• Grace Health

The graceful guide to contraceptives

Updated: Mar 28

Contraceptives/birth control and family planning are methods to prevent pregnancy while they’re being used/taken. There is a misconception that contraceptives may cause infertility, but this is not true. When used correctly, birth control/contraception or family planning methods are safe, preventing pregnancy from happening during the time of use. If you wish to conceive, simply stop using it - read further for more information about each specific type.


While contraception is safe, that doesn’t mean all methods are for everyone. Hopefully, this guide can help you choose the right type for you - and if you want even more personalized recommendations, please take our fertility assessment, available on the latest version of our app!


Note: If you already use any contraceptive method that was inserted by a medical professional, and are thinking about changing it, we recommend that you visit the clinic again to get it removed - do not do it yourself.




Contraceptive types


There are a few different types of “reversible” contraceptives to choose between. Some are called “long-acting”, while others are “short-acting”. There are also barrier types, like condoms and emergency types, like the day-after pill.


Long-acting contraceptives


These contraceptive types are favoured by women who might want to get pregnant in the future but also want long-term protection. They are good options in case you are the type of person who forgets to take meds with regularity.


These methods are reversible, meaning: the moment you wish to conceive, they can be removed by a doctor or nurse, and your body should return to its usual “fertile state”. Note that each body is unique, and sometimes a woman’s ovulation returns quicker than another.


Despite popular belief, contraceptives won’t make you infertile, and as long as they are inserted and removed by a medical professional, they are completely safe and highly effective.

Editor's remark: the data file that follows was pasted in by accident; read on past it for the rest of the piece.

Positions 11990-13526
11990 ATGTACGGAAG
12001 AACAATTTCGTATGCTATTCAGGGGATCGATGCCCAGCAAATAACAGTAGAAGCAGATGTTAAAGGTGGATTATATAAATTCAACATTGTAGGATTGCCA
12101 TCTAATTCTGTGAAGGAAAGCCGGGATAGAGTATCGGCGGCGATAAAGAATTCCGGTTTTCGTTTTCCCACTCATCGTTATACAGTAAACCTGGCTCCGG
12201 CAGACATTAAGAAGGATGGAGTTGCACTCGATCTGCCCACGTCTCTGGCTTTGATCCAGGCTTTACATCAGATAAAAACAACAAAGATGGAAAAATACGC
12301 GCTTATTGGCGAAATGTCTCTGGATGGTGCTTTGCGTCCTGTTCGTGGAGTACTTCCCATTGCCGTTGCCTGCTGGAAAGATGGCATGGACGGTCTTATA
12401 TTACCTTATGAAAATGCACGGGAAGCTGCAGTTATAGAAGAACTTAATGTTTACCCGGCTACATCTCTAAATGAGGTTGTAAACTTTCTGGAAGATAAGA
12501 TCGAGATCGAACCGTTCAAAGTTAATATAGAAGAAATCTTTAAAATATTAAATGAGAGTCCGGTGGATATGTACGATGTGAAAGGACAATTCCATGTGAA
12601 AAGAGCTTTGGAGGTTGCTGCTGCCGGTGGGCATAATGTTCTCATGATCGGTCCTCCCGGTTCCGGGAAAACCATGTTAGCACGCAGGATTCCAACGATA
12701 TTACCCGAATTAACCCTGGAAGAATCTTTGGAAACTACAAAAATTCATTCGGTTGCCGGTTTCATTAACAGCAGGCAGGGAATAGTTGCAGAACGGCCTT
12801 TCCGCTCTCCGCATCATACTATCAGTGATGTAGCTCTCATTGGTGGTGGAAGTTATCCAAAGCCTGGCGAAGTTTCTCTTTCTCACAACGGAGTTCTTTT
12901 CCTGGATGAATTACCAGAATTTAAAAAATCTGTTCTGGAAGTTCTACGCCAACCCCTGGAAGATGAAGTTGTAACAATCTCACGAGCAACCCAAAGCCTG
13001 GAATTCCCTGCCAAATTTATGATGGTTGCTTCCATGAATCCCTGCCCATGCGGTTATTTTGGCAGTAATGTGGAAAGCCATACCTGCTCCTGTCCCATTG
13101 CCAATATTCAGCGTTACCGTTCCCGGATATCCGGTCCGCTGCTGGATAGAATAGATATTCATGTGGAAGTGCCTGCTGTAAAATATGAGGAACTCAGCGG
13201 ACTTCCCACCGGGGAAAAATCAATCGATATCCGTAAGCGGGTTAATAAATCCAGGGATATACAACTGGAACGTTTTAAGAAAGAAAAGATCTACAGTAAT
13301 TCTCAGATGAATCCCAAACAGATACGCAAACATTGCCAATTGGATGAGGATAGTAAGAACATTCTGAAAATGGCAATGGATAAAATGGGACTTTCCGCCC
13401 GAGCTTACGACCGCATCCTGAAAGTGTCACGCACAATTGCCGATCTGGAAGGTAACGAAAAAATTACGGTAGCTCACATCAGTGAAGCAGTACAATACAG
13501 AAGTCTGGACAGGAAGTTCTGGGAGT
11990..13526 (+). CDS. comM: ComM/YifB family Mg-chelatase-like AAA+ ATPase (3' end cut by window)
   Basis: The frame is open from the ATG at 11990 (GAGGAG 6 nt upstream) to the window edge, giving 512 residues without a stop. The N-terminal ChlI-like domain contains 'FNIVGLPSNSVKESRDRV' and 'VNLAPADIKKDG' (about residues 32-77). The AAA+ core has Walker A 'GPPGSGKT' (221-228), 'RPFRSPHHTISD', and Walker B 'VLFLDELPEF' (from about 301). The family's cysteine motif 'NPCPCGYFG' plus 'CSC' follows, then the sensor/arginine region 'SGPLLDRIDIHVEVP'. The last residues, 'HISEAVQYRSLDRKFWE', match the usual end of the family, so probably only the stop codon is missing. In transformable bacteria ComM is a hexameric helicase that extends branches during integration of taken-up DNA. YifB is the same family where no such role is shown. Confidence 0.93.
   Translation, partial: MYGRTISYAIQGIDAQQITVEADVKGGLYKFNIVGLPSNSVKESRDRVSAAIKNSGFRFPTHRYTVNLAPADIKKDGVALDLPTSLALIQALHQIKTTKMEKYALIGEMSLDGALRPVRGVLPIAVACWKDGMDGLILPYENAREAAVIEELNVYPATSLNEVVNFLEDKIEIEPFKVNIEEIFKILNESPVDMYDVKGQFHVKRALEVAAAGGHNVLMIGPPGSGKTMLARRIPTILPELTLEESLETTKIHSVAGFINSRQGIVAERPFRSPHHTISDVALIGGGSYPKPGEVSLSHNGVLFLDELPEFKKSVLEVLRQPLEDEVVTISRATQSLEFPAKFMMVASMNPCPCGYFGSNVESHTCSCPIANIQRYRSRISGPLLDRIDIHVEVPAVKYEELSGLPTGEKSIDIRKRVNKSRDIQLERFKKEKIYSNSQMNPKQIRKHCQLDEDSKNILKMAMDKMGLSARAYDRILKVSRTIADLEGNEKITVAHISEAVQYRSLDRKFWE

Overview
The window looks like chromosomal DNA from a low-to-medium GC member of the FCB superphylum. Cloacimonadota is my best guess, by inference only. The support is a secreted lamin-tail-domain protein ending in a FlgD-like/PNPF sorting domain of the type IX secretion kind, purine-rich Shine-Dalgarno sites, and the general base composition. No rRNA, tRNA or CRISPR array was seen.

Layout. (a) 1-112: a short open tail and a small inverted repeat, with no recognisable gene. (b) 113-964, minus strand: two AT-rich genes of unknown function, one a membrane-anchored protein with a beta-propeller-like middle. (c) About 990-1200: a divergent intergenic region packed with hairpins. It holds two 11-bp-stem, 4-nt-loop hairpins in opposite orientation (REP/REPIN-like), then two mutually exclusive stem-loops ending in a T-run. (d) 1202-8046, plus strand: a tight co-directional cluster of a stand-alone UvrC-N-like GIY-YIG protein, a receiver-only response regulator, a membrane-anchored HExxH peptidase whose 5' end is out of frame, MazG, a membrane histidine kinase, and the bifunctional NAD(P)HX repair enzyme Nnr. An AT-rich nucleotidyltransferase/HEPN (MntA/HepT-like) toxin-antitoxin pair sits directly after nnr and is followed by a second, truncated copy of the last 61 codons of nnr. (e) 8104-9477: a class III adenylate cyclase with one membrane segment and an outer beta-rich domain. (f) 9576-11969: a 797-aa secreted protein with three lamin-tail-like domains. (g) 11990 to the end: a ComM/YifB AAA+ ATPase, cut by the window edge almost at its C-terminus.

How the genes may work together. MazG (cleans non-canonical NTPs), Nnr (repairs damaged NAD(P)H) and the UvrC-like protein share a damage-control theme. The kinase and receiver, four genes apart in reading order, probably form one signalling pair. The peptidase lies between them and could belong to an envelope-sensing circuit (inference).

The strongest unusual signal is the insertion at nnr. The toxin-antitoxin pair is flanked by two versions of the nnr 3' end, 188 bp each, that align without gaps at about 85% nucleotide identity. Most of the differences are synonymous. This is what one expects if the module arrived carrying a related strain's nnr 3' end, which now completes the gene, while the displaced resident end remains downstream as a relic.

Long-acting contraceptive methods don’t protect against STDs/STIs (sexually transmitted diseases/infections). Be sure to use a condom in combination, to reduce your risk of infection.


Some examples of Long-Acting Contraceptives are:

Short-acting


Short-Acting Contraceptives are often preferred by people who are good with discipline and routines. They are effective in preventing unplanned pregnancies if taken correctly, as the method require you to be regular, for example, taking daily pills every day at the same time.


Short-acting contraceptives can be used for many years in a row and are also reversible. The moment you wish to conceive, you can stop taking them, and your body should return to its usual “fertile state”, making you able to conceive as if you had used no contraceptive at all. Note that each body is unique, and sometimes a woman’s ovulation returns quicker than another.


Short-acting contraceptive methods don’t protect against STDs/STIs (sexually transmitted diseases/infections). Be sure to use a condom in combination, to reduce your risk of infection.


Some examples of Short-Acting Contraceptives are:


Barrier methods

Barrier methods such as male or female condoms are hormone-free and one of the most effective, cheapest and safest options available. Condoms not only prevent pregnancy from happening, but they also protect partners from contracting STDs/STIs (sexually transmitted diseases/infections).


Emergency type

Emergency contraceptives are a safe method for times when accidents happen. These are hormone-heavy pills that work by temporarily stopping or delaying ovulation - being most effective when taken within 12-24 hours after unprotected sex.


Its efficacy can vary, becoming less and less effective the longer you wait to take it and the more often you use it. For the best chance for it to work, you should take the emergency pill as soon as possible after having had unprotected sex.


It’s not a good idea to use the day-after pill as your regular and long-term method of birth control, since its effectiveness isn’t as high as other types like the daily pill, IUD, shot, etc. When taken frequently*, these emergency contraceptives can cause irregular periods and symptoms like nausea, among other side effects.


Emergency contraceptive methods don’t protect against STDs/STIs (sexually transmitted diseases/infections).



Wanna know more? Drop a comment and tell us: what other questions do you have about contraceptives?


Stay informed, stay in control!

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